The president-elect claimed tens of thousands of lives could be saved if everyone in the US wore masks in the next few months.
President-elect Joe Biden has implored all Americans to wear face masks as he warned of a “dark winter” in the US due to the coronavirus pandemic.
Expressing a message of unity, he said: “I implore you, wear a mask. Do it for yourself. Do it for your neighbour. A mask is not a political statement. But it is a good way to start pulling the country together.
“The goal of mask wearing is not to make your life less comfortable, or to take something away from you. It is to give something back to all of us, a normal life.”
Mr Biden also claimed that many lives could be saved – in a nation which has been hit by deep divisions during the presidential campaign.
He said: “It doesn’t matter who you voted for, we can saved tens of thousands of lives if everyone wears a mask in the next few months.”
During the pandemic, there have been more than 9.9 million coronavirus cases and over 237,000 deaths in the US – the highest of any country in the world.
And the president-elect warned that 200,000 more Americans could die before an effective COVID-19 vaccine is widely rolled out.
Mr Biden, who was frequently seen wearing a mask during the White House race in stark contrast to his rival Donald Trump, said the challenge facing the country over coronavirus is still “immense” and “growing” – despite news of a vaccine breakthrough.
The one being developed by Pfizer and BioNTech has been found to be 90% effective in preventing people from getting the virus.
Mr Biden has welcomed the announcement but he cautioned that Americans still need to take mask wearing and social distancing seriously.
And he said any effective vaccine would not be widely available for many months to come.
Mr Biden, who won’t officially become America’s next leader until his inauguration in January, has been briefed on the epidemic by his newly-appointed taskforce of medical experts.
He and vice president-elect Kamala Harris took notes during the virtual briefing at a theatre in Wilmington, Delaware, as the members introduced themselves.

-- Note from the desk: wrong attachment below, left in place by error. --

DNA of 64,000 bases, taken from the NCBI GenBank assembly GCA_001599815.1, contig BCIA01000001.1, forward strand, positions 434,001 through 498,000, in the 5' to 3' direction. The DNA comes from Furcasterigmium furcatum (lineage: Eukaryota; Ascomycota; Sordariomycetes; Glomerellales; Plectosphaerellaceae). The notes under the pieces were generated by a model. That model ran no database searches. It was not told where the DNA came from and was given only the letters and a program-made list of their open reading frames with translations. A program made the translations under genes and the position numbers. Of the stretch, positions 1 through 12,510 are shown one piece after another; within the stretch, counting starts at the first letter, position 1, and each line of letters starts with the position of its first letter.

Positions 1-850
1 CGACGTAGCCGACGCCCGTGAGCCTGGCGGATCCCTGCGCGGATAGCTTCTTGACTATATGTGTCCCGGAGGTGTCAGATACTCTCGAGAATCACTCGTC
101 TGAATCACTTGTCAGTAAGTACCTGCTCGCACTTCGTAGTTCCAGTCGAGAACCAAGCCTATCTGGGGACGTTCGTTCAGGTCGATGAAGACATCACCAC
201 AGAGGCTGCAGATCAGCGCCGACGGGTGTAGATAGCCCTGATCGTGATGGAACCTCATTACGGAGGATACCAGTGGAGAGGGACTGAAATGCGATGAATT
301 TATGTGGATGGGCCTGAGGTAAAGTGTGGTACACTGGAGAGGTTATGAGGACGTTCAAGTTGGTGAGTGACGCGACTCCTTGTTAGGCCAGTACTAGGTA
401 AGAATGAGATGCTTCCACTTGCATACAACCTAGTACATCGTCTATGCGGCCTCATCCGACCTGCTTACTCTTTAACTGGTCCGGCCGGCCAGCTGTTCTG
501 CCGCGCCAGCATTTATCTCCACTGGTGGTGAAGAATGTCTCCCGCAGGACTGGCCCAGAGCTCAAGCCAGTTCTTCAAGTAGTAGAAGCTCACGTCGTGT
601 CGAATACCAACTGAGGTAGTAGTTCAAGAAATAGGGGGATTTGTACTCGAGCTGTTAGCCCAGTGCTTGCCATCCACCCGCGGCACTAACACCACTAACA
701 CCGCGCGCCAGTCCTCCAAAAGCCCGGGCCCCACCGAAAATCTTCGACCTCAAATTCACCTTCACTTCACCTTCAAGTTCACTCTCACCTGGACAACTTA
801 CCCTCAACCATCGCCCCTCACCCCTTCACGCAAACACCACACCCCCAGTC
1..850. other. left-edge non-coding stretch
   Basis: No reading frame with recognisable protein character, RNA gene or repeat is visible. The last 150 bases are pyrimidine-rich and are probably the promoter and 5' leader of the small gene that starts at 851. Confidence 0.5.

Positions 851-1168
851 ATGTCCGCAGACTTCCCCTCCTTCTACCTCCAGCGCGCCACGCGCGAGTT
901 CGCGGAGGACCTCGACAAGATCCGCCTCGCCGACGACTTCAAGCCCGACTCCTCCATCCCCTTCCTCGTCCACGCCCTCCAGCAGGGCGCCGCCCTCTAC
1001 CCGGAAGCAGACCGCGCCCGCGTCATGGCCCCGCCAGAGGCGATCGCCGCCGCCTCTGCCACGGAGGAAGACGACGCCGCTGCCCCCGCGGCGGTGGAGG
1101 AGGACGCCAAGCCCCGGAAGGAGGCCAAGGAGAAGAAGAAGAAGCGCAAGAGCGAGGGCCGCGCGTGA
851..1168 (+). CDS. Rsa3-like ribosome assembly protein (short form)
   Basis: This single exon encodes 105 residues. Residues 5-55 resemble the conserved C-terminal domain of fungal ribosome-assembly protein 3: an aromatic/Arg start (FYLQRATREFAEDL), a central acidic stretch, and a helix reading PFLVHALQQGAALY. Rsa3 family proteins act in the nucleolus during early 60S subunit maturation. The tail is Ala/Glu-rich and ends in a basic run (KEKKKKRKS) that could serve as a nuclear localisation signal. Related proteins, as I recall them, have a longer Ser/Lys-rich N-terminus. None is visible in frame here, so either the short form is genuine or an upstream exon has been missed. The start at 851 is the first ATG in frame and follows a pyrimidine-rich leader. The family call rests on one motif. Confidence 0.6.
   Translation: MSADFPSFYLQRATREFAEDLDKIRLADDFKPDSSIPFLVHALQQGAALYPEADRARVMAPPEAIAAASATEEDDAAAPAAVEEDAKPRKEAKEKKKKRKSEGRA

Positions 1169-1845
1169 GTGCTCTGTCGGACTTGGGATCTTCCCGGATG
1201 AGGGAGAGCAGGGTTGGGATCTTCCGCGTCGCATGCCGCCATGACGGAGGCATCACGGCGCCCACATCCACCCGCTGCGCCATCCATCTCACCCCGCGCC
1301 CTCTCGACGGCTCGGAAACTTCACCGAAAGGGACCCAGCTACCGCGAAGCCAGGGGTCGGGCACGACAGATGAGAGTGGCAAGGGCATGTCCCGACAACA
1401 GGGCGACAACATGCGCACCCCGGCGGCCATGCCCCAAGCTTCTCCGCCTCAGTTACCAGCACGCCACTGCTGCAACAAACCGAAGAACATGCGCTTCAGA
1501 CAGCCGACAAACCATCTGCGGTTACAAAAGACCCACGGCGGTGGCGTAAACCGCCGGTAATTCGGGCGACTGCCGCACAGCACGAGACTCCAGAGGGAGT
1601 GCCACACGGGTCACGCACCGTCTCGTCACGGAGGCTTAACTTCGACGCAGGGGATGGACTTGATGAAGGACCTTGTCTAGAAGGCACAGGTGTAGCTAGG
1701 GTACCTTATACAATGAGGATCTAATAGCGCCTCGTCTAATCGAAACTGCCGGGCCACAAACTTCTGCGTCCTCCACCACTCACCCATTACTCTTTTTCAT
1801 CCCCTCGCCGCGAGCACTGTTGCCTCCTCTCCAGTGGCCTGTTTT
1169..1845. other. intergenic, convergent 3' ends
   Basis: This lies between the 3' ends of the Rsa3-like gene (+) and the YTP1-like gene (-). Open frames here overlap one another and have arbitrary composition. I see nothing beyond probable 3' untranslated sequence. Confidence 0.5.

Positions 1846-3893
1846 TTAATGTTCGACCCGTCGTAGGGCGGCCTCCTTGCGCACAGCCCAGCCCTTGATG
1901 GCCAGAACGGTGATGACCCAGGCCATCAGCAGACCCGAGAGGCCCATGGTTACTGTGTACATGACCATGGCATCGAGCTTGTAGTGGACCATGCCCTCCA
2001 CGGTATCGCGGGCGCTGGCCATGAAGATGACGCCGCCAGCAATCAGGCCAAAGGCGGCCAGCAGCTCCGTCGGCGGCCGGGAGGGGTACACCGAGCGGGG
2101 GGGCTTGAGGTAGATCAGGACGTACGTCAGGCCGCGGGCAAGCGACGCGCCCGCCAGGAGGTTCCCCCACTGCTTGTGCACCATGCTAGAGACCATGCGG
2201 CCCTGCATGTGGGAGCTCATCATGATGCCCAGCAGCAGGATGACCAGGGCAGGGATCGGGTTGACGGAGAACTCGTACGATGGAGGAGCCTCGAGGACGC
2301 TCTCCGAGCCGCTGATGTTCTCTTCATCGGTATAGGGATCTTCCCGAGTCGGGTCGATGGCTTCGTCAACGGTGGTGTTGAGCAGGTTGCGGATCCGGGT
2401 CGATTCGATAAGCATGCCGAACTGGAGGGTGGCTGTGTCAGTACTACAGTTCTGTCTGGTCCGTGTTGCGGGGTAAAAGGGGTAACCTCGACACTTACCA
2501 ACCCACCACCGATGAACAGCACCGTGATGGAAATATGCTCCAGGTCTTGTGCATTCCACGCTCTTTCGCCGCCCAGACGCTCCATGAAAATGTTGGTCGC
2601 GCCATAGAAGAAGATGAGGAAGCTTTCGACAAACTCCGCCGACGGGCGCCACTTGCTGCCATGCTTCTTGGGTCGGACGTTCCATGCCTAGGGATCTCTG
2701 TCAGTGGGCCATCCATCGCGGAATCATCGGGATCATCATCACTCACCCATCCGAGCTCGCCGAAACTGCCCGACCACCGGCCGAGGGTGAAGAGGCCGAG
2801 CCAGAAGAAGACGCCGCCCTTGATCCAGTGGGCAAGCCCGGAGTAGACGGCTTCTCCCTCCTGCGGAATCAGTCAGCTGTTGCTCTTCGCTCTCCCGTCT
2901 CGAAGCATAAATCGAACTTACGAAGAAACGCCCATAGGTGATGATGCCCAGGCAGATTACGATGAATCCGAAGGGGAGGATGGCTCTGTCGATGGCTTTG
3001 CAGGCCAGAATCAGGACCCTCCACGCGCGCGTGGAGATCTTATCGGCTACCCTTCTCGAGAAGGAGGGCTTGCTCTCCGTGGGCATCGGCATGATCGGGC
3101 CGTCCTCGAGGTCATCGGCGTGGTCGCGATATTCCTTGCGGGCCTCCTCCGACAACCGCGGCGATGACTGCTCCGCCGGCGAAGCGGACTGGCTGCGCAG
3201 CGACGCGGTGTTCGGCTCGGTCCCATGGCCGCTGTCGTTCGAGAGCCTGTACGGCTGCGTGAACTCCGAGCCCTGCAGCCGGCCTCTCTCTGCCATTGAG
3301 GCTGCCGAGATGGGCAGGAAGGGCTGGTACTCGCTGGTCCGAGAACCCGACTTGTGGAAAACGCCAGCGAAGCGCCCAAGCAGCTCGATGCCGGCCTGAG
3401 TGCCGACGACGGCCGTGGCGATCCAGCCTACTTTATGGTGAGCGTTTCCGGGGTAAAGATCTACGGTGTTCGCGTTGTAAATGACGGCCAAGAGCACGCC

The taskforce of more than a dozen experts has been set up to provide advice to the next commander-in-chief about how to tackle soaring COVID-19 cases and deaths.
The first to speak at the briefing was Dr David Kessler, a former Food Drug Administration commissioner under ex-presidents George H W Bush and Bill Clinton.
He is co-chairing the taskforce with Dr Vivek Murthy, who served as surgeon general under former president Barack Obama.
Dr Marcella Nunez-Smith, a Yale University associated professor and associate dean, is also a co-chair. Her research focuses on promoting health care equality for marginalised populations.
Also part of the group is Rick Bright, a whistleblower who was demoted after hitting out at the Trump administration’s response to the pandemic. Mr Bright had been head of the Biomedical Advanced Research and Development Authority.
Mr Biden has said the experts will “help take the Biden-Harris COVID plan and convert it into an action blueprint”.
He pledged: “That plan will be built on a bedrock of science. It will be constructed out of compassion, empathy, and concern. I will spare no effort – or commitment – to turn this pandemic around.”
Mr Biden made coronavirus a major feature of his victory speech at a drive-in rally in Delaware on Saturday night, after finally being projected to win the 2020 election earlier in the day.
“We cannot repair the economy, restore our vitality, or relish life’s most precious moments – hugging a grandchild, birthdays, weddings, graduations, all the moments that matter most to us – until we get this virus under control,” he said.
The president-elect’s website says his administration will double the number of drive-through testing centres, increase PPE provision and expand the Centres for Disease Control and Prevention’s monitoring of China to prevent incoming threats.
It is a markedly different tone from Mr Trump, who is still refusing to concede the election and has been criticised for his actions and comments on COVID-19.
He caught the disease in October, following a White House event to announce the nomination of a new Supreme Court justice where most attendees sat packed together not following social distancing rules nor wearing masks.